$\endgroup$
6
$\begingroup$

Freestyle in Blender is quite complex and (for me at least) a bit frustrating sometimes because you just do not seem to get lines where you want them :D But to give you a quick idea how you can get something similar like your reference:

Slightly simpler things are not that hard to achieve especially when using the option Mark Freestyle Edge in Edit Mode. For the following example I used three different Freestyle Line Sets, one for the thick external contour, one for the dashed lines of the visible wireframe edges and the last for the thinner, fainter dashed lines of the hidden wireframe:

freestyle wireframe

The material has some alpha transparency to get a bit of that semi-transparent look of your reference. Note however that even the hidden dashed lines will always be overlaid, the material transparency is not necessary for them to be visible.

Also note, although there is a setting where you can have lines on material boundaries, it is not possible to get black outlines along these painted color patches. Freestyle does not detect contours within textures.

For the dashed lines of the wireframe I simply selected all edges in Edit Mode, then Ctrl+E > Mark Freestyle Edge. This way all edges of the base mesh are showing, but all the additional smoothing edges of the Subdivision Surface modifier I put on the object are not visible.

To enable Freestyle, check the option in the Render Properties tab, then you can edit and add line sets in the View Layer Properties tab. The main settings I changed for the three line sets are (by the way lines will be overlaid with the top most line set in front down to the bottom line set in the background):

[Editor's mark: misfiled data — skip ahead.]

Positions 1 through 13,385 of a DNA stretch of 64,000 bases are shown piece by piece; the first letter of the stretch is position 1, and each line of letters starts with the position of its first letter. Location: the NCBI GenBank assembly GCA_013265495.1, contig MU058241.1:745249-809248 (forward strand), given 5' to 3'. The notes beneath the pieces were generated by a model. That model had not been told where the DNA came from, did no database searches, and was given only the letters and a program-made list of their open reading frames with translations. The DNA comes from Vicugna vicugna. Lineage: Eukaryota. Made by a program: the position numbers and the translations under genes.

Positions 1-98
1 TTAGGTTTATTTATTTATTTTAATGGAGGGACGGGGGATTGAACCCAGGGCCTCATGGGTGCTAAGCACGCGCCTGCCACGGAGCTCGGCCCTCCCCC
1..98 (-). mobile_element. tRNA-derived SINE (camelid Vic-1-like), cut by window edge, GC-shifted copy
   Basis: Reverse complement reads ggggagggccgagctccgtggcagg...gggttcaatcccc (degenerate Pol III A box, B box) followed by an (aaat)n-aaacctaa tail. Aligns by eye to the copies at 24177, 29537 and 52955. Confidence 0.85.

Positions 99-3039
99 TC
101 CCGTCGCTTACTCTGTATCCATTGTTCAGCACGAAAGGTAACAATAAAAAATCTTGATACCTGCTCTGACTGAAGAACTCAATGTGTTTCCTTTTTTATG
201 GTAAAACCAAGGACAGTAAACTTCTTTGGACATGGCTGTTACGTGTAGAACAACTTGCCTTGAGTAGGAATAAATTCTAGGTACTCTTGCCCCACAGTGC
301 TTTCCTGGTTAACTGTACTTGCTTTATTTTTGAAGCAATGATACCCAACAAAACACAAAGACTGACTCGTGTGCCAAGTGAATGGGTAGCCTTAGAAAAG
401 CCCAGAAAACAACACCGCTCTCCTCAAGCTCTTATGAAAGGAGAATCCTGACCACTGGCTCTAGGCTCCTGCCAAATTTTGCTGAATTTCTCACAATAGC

1. contour:

    Visibility Type > Visible

    Edge Type > External Contour

    Freestyle Thickness > Base Thickness > 10

  2. dashed line:

    Visibility Type > Visible

    Edge Type > Edge Mark

    Freestyle Strokes > Dashed Line > Dash 1/Gap 1 > 3

    Freestyle Thickness > Base Thickness > 3

  3. dashed line hidden:

    Visibility Type > Hidden

    Edge Type > Edge Mark

    Freestyle Strokes > Dashed Line > Dash 1/Gap 1 > 2

    Freestyle Alpha > Base Transparency > 0.75

    Freestyle Thickness > Base Thickness > 2

The good thing with marking edges as freestyle edges is, no matter how dense a mesh is, you can decide which edges you want to see in a wireframe rendering, like in the example below where all spheres have the same resolution, but different wireframes:

wireframe selection

$\endgroup$
1
  • 1
    $\begingroup$ Really appreciated the detailed steps. $\endgroup$ Commented Mar 6 at 14:00
4
$\begingroup$

You could project an image onto the surface of your object, the image needs to be on transparent background (PNG format) and you'll plug the Alpha output of the Image Texture node into the Alpha input of the Principled BSDF. The inconvenient of this method is that you'll need to change the thickness of the lines if you don't want them to get thinner towards the poles:

enter image description here

$\endgroup$
4
  • $\begingroup$ + 0.5, rounded up :) IMO a good option for the filled ellipse, but some sort of 2D line art better for the wireframe/black line? $\endgroup$
    – Robin Betts
    Commented Mar 6 at 8:56
  • 1
    $\begingroup$ @Robin Betts Sure, it's far from perfect but it may be simpler than freestyle and co $\endgroup$
    – moonboots
    Commented Mar 6 at 9:05
  • $\begingroup$ I think with the introduction of the edge marks in 3.0 it has become quite easy to use Freestyle for basic wireframe rendering... a lot easier then using workarounds with the Wireframe modifier (unless you want geometry on the wireframe) or borders on reset UVs which I used previously. $\endgroup$ Commented Mar 6 at 14:08
  • $\begingroup$ @Gordon Brinkmann oh ok great, i haven't studied it yet $\endgroup$
    – moonboots
    Commented Mar 6 at 14:18

You must log in to answer this question.

Not the answer you're looking for? Browse other questions tagged .